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East County Wednesday, Aug. 19, 2009 8 years ago

HOA foreclosures rise in East County

by: Pam McTeer

MANATEE COUNTY — It’s become a recurring lament in the East County: A homeowner loses a job, falls behind on his or her mortgage and eventually surrenders it to the bank.

Many times, the homeowner owes tens of thousands of dollars in back payments — a hole too deep to conquer in this economy.

But what if the amount owed is just a few hundred dollars? And what if it isn’t owed to a mortgage lender but rather the resident’s homeowner’s association?

Since Jan. 1, East County homeowner’s associations have filed 13 notices for a foreclosure action in Manatee County. Of those, nine were filed by the Greenbrook Walk Condominium Association, two were filed by the Mote Ranch Homeowner’s Association, and one each was filed by the Palm-Aire at Sarasota Condominium Association “C,” Heritage Harbour Master Association and the Waterlefe Master Property Owner’s Association.

HOA officials and their attorneys say the measure is one of last resort. Residents facing HOA-instigated foreclosure call the action pitiful.
One homeowner’s plight
Victoria Bolduc’s struggle with the Kingsfield Lakes Homeowner’s Association began as $345 in late HOA assessments.

When it’s done, her total amount due — including court costs and attorney’s fees — will total nearly $2,700.
According to Bolduc, she didn’t learn of the unpaid dues until she received a letter dated June 4 threatening a foreclosure action on her home. The HOA could file to foreclose on her four-bedroom home if she doesn’t pay in full by Sept. 15. To date, she’s paid about $1,700 of nearly $2,700 owed.

“My option is to pay the bill or lose my house,” said Bolduc, 56. “That is my (only) option. I hate to see anybody go through this.”

Bolduc, who is disabled, lost her husband in August 2008 after he drowned accidentally. Now, Bolduc owes $1,019 and said she must find a way to come up with the money.

“I want people to know that this is happening,” Bolduc said. “I can’t even imagine what they are doing to these people who have no idea what to do.”

Mary Hawk, the attorney representing cases for the Kingsfield Lakes Homeowner’s Association and others, said she could not comment specifically on Bolduc’s case, but most homeowners facing foreclosure contact her office to develop a payment plan, which usually gives homeowners three to six months to pay off the debt. The other option is to file a qualifying offer, which, if accepted, gives homeowners 60 days to pay.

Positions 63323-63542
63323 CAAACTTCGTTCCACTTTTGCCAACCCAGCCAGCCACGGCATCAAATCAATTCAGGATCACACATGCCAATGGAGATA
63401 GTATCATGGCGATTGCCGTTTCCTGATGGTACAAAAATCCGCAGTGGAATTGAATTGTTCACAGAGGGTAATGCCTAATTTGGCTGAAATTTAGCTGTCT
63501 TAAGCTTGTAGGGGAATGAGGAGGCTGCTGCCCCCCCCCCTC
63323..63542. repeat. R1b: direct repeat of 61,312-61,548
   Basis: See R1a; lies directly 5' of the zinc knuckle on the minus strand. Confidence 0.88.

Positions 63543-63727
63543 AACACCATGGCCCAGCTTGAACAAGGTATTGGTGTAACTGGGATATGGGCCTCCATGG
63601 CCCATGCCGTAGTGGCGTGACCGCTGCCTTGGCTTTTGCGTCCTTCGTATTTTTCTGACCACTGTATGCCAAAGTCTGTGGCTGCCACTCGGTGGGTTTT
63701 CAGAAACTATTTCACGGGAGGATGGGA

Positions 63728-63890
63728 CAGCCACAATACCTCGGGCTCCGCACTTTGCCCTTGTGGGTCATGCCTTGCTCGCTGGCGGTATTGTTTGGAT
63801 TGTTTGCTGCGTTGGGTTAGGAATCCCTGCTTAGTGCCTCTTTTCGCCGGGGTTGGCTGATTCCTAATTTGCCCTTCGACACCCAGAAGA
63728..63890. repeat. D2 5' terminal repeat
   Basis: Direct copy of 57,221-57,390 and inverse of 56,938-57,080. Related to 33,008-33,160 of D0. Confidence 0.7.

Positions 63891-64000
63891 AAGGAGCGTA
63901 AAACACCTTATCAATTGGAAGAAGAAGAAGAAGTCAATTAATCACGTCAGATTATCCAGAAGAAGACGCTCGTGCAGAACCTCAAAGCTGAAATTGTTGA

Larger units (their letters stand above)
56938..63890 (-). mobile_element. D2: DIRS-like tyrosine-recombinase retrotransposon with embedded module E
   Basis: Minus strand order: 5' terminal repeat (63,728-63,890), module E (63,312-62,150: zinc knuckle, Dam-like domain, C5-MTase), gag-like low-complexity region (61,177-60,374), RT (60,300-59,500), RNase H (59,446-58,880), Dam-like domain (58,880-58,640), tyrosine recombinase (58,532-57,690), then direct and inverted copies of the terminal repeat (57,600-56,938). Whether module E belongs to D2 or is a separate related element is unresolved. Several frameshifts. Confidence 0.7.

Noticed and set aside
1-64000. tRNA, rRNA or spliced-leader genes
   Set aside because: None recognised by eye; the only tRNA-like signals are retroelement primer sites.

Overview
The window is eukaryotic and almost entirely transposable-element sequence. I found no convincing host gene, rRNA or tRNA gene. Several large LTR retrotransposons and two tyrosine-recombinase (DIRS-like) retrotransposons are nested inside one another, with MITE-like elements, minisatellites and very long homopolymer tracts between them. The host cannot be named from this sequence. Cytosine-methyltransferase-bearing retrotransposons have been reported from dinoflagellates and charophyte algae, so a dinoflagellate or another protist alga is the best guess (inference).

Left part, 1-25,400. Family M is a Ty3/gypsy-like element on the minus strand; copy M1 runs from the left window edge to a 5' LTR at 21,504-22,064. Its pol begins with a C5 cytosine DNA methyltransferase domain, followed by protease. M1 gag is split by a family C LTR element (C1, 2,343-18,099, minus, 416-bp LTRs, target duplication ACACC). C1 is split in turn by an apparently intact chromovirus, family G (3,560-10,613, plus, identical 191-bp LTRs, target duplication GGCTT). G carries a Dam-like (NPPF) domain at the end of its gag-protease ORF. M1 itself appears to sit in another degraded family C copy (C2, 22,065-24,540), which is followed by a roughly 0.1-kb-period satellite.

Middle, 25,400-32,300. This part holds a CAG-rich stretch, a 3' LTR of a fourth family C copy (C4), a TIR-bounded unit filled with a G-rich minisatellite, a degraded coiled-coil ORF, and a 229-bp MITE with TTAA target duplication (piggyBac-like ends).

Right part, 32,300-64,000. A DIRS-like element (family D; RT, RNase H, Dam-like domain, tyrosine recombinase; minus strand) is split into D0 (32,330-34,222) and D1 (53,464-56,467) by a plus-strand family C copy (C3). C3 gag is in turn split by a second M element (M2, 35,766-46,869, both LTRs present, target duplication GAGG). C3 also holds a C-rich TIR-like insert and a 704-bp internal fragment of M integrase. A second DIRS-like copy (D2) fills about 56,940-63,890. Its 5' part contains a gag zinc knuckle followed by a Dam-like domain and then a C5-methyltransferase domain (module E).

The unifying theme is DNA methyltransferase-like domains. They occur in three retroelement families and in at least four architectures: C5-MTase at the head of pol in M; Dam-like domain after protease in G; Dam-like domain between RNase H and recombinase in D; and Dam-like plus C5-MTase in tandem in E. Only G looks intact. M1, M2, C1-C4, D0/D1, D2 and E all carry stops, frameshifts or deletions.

“The associations almost always prefer to work with the client and get payment instead of foreclosing,” Hawk said.

Letter of the law
Florida law does not have restrictions for an HOA in terms of how much a homeowner must owe before it can file a lien and a subsequent foreclosure action. Florida Statute 720 section 3085 states the HOA may bring an action in its name to foreclose a lien for assessments in the same way a mortgage of real property is foreclosed. The HOA also is entitled to recover reasonable attorney’s fees incurred by the action.

Attorney Scott Petersen, of Lakewood Ranch-based Becker & Poliakoff, represents numerous HOAs and condominium associations in Manatee and Sarasota counties. He advises clients to use every means possible to collect assessments before taking legal action. In total, each foreclosure action costs HOAs up to $3,500 in attorney’s fees, court costs and other expenses. But in many cases, that amount is minimal compared to what is owed, and HOAs are finding themselves in precarious financial situations.

In some cases, HOAs are owed tens of thousands of dollars — most often because dues for properties undergoing bank foreclosure are not paid. Even if a bank foreclosure drags out for two years, banks only are forced to pay 12 months of delinquent HOA assessments or six months of delinquent condominium association assessments.

“In this area especially, homeowner’s associations don’t want to foreclose on homeowners,” Petersen said. “The perception is that it looks bad if communities begin filing lawsuits. Many (HOAs) have waited a long time before taking action.

“Their ultimate aim is just to get paid,” he said. “They really don’t want to take title of that unit.”

A growing problem
Petersen said in the last month, his office has seen an increase in HOAs and condominium associations starting to move forward with the foreclosure process.

Hawk, the attorney representing Kingsfield Lakes, echoed Petersen’s sentiments, noting that although HOAs hesitate to foreclose on homes, they also have to send the message that they are serious about collecting.